Ethiopia: inter-state highway network strategy to connect maritime ports

Khartoum (HAN) July 27, 2014. IGAD2020 Infrastructure and Logistical news. Ethiopia is lobbying with high hopes that the construction of a network of inter-state highways that connects it with its regional IGAD neighbors will help achieve the aspired economic integration in the East African region.

Ethiopia_Network
Ethiopia’s new staregy eyes regional IGAD integration through inter-state highways; Eritrea, Djibouti, Somalia, Somaliland, Kenya, Sudan, South-Sudan and Uganda.

The Trans-African Highway network comprises transcontinental road projects in Africa being developed by the United Nations Economic Commission for Africa (UNECA), the African Development Bank (ADB), and the African Union in conjunction with regional international communities. They aim to promote trade and alleviate poverty in Africa through highway infrastructure development and the management of road-based trade corridors. The total length of the nine highways in the network is 56,683 km (35,221 mi).

The network as planned reaches all the continental African nations except Burundi, Eritrea, Somalia, Equatorial Guinea (Rio Muni), Lesotho, Malawi, Rwanda, South Sudan, and Swaziland. Of these, Rwanda, Malawi, Lesotho and Swaziland have paved highways connecting to the network, and the network reaches almost to the border of the others.

But, the current new IGAD inter-state highway networks are, “linking Ethiopia with Sudan, Kenya, South Sudan, Somalia and Djibouti,” Ethiopian Roads Authority (ERA) Communication Director Samson Wondimu told Anadolu Agency.

The inter-state highways, which would stretch through 2000 kilometers, are expected to “play a significant role in bringing about economic and social integration in the region,” Wondimu added.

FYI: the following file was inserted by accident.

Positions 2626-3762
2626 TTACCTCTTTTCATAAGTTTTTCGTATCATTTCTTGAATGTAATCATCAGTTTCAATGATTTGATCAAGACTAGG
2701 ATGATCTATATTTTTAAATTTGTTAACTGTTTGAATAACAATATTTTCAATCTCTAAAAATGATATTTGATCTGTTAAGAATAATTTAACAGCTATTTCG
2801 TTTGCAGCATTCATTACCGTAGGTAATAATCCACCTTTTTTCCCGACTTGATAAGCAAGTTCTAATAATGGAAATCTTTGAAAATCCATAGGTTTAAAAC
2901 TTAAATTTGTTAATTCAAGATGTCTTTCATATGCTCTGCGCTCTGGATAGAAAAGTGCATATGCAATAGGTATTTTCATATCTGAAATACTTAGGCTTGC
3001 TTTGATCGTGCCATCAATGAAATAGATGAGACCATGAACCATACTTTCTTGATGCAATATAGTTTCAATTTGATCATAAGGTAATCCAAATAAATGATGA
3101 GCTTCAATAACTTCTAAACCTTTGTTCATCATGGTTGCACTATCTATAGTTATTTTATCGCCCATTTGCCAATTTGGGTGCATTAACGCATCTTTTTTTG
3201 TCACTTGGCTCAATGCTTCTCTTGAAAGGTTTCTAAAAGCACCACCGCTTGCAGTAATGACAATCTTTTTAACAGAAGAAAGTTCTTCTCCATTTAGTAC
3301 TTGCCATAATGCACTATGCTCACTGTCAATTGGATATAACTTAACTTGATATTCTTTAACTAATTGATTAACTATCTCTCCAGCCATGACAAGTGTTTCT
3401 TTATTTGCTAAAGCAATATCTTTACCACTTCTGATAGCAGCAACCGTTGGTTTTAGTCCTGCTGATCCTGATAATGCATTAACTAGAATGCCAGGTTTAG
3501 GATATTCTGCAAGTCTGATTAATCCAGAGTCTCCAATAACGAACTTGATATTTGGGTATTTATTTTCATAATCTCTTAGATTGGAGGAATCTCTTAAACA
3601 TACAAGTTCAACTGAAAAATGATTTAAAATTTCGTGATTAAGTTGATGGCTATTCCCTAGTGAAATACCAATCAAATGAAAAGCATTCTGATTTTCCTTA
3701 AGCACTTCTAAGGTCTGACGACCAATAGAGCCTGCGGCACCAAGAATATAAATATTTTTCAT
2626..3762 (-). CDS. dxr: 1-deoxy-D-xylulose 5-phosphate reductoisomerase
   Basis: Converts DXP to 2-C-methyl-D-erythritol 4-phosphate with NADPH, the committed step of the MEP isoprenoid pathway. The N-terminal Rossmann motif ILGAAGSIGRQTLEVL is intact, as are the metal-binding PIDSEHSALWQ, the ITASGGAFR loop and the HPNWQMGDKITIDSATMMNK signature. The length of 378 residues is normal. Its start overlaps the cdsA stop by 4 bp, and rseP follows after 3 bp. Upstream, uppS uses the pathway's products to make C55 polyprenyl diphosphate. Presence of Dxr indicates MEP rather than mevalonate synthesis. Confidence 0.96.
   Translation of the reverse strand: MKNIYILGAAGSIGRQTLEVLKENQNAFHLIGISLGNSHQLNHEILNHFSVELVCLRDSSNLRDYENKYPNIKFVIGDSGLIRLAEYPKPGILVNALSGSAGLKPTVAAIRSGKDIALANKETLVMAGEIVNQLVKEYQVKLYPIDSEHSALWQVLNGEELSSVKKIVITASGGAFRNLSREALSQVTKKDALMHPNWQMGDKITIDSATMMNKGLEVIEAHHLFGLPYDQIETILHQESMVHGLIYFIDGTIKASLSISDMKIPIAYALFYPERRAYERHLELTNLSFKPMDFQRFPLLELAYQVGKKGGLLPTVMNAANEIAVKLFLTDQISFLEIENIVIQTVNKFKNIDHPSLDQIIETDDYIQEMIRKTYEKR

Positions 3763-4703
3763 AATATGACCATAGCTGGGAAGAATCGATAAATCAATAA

According to the official, the network would also be instrumental in creating more access to maritime ports for Ethiopia, a country that became landlocked following the 1991 cessation of Eritrea.
The inter-state highway networks will help Ethiopia export agricultural products to Sudan, Somalia, Eritrea and Djibouti and import petroleum and other goods.

“Ethiopia has also constructed 122-kilometer Gambella-Etang-Jikawo asphalt road linking it to South Sudan,” Samson said. “This road is believed to attract investment to the nascent country and also enhance socio-economic development [in South Sudan].”

African border Wars and conflicts are preventing progress in road construction, wars and conflicts have led to the destruction of roads and river crossings, have prevented maintenance and have often closed vital links. Sierra Leone, Liberia, the Democratic Republic of the Congo and Angola are all in rebuilding phases after war. Wars in the DR Congo set back road infrastructure in that country by decades and cut the principal route between East and West Africa. In recent years, security considerations have restricted road travel in the southern parts of Morocco, Algeria, Libya and Egypt as well as in northern Chad and much of Sudan.

 

HAN & Geeska Afrika Online (1985-2014) news, comments, articles, opinions and contents cannot be reproduced in any form, without prior consent of the Geeska Afrika Online Publishers.IGAD2020 Copyright infringement will be pursued and perpetrators prosecuted.


The latest updates Follow twitter.com/GeskaAfrika

Geeska Afrika Online (1985 -2014) – The International Gateway news and views about the Horn of Africa (Ethiopia, Eritrea, Somalia, Somaliland, Sudan, South Sudan, Djibouti, Kenya and Uganda), the best IGAD news and information Online Site for the last 20 Years.

HAN & Geeska Afrika Online (1985-2014), the oldest free independent Free Press in the region, brings together top journalists from across the Horn of Africa. Including Ethiopia, Somalia, Eritrea, Sudan, Djibouti, South Sudan, Uganda, Kenya, Oromo, Amhara, Somali, Afar and Harari. Plus, we have daily translations from 150 major news organizations in the Middle East and East African regions. Contact at news@geeskaafrika.com

 

1 COMMENT

LEAVE A REPLY